And I’m back at it again tonight – two nights in a row.  Hannah is cleaning up after dinner.  Leanne is working on breakfast for tomorrow morning.  Isaac is practicing the piano for church on Sunday.  And I’m sitting here in my easy chair – writing, listening, and slowly filling up my tank.

This is the day the Lord has made.  I will rejoice and be glad in it.  The steadfast love of the Lord never ceases.  His mercies never come to an end.  They are new every morning.  I’m thankful for an evening to sit, to reflect, and to relax.

It’s Friday night, and I’m thankful for the weekend.

How do you unwind after a busy week?  Share your thoughts in the comments.

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I don’t understand this whole Twitter, Facebook stuff. I don’t get it. Make a phone call. Talk to somebody.

James Avery

Friday afternoon at the end of my workday, I received a phone call from my Grandpa.  Grandpa Miller lives in Minneapolis, MN, and I live outside of Philadelphia, PA which means we don’t see each other very often.  And I’m embarrassed to admit we don’t talk nearly as often as we should.  I think we both share the guilt for our infrequent conversations.

One of the things that keeps us connected is my blog.  Every time I publish a new blog post, Grandpa gets an email from me.  He keeps tabs on me in part by reading my blog posts.

I don’t know if you noticed or not, but I didn’t publish a single blog post last week.  One person did notice – Grandpa.  His phone call on Friday afternoon was a call of concern for me.  Was a sick?  Was I busy?  Was I okay?  Grandpa called to check-up on me.

Grandpa’s phone call reminded me of several important things.

Grandpa and My Niece

Grandpa and My Niece

4 Things I Learned When Grandpa Called Me

  1. I am loved.  Grandpa’s phone calls always remind me that I am loved.  We may not talk as regularly as we should, but I know we are thinking of each other.  In fact, Grandpa regularly prays for my family and me.  You are loved, too!
  2. I am missed when I don’t show up.  For over nine years, I’ve been writing blog posts here.  I don’t often realize the impact of my writing discipline.  The last couple of weeks have been particularly busy for me, so I decided to put attention to other things besides writing blog posts.  I guess I didn’t realize the impact of my decision.  It’s nice to know I was missed.  And I am reminded to practice the discipline of showing up – even here on my blog.  You are missed when you don’t show up!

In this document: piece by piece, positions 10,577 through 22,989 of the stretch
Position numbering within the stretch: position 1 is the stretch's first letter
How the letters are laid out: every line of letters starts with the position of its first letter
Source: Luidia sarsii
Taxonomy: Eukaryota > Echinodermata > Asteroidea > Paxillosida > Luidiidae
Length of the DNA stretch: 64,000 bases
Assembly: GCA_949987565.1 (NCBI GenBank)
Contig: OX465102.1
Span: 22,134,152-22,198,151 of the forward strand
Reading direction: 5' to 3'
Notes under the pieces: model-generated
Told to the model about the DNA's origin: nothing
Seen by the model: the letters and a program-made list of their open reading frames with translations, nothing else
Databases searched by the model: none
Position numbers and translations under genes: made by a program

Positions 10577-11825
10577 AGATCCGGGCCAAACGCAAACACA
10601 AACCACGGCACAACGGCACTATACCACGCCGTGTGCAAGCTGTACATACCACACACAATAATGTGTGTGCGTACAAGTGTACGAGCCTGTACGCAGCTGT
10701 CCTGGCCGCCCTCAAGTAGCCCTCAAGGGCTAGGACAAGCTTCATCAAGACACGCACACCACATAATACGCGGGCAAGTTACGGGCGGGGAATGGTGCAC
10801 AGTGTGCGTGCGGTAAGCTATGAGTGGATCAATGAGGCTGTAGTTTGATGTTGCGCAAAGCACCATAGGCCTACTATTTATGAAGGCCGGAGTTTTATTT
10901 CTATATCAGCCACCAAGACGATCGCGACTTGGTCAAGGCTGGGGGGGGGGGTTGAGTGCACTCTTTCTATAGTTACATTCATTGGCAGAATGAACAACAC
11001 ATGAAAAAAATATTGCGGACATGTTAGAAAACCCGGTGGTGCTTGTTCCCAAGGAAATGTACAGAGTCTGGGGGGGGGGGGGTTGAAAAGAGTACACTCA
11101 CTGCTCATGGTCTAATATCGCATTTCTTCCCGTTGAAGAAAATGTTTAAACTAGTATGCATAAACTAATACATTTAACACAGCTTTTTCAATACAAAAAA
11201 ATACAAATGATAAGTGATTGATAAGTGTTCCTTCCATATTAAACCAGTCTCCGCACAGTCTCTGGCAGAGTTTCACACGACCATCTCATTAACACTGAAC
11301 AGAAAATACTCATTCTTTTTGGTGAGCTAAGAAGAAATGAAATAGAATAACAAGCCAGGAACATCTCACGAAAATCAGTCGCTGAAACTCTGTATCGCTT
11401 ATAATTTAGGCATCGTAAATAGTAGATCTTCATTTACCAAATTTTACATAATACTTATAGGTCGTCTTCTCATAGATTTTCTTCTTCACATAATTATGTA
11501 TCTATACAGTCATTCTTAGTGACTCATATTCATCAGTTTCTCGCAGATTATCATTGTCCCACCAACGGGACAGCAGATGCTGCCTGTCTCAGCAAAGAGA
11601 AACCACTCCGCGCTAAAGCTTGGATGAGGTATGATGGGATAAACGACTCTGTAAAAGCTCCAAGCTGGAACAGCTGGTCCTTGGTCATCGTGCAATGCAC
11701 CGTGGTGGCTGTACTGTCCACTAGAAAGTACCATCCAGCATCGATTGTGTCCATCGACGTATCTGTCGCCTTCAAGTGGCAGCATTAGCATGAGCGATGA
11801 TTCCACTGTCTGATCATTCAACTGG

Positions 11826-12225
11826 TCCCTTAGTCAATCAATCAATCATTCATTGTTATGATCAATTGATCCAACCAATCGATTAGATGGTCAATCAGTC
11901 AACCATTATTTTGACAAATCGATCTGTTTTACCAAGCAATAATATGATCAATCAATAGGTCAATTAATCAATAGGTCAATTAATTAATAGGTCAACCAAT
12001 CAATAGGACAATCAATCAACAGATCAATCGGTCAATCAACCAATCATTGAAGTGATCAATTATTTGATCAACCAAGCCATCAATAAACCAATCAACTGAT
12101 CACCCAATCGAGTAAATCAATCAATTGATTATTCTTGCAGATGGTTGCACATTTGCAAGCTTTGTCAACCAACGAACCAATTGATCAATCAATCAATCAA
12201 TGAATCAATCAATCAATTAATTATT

3. My words and actions matter to others.  It is my prayer that my words (and actions) will encourage others and will bring glory to God.  Grandpa’s phone call reminded me that my words do matter.  They keep people informed, and they stretch people to live life with more intention.  Your words and actions matter to others!
  4. I am meant to live in community.  When life gets overwhelming, I sometimes have a tendency to close up.  I’m an extrovert, but I also have a strong desire to be in control.  When I get too busy, it’s easy for me to put on blinders.  I focus so intently on the things on my schedule and my to-do list that I forget to latch into the people around me – my community.  If you’re reading this, you are part of my community.  I need you, and I think you may need me.  We need each other.  I can’t physically be with Grandpa thanks to the challenges of geography and responsibilities, but I can be present with Grandpa by connecting with him more intentionally.  You are meant to live in community!

Thank you, Grandpa, for calling!  It meant the world to me to hear your voice and to know you care.  I love you!

Who do you need to call today?  What are you going to do about it?  Share your thoughts in the comments.

AND DAD MAKES 7 PODCAST INTERVIEW

Yesterday, my friend, Rocco DeLeo, released the first part of our interview for his podcast – And Dad Makes 7.  In this part of the interview, we talk about being “On Track” in the various aspects of life.  Please stop by and give it a listen.  I had such a blast talking to Rocco, and I believe our conversation will encourage you.  Get to the interview by subscribing to his podcast or by clicking here.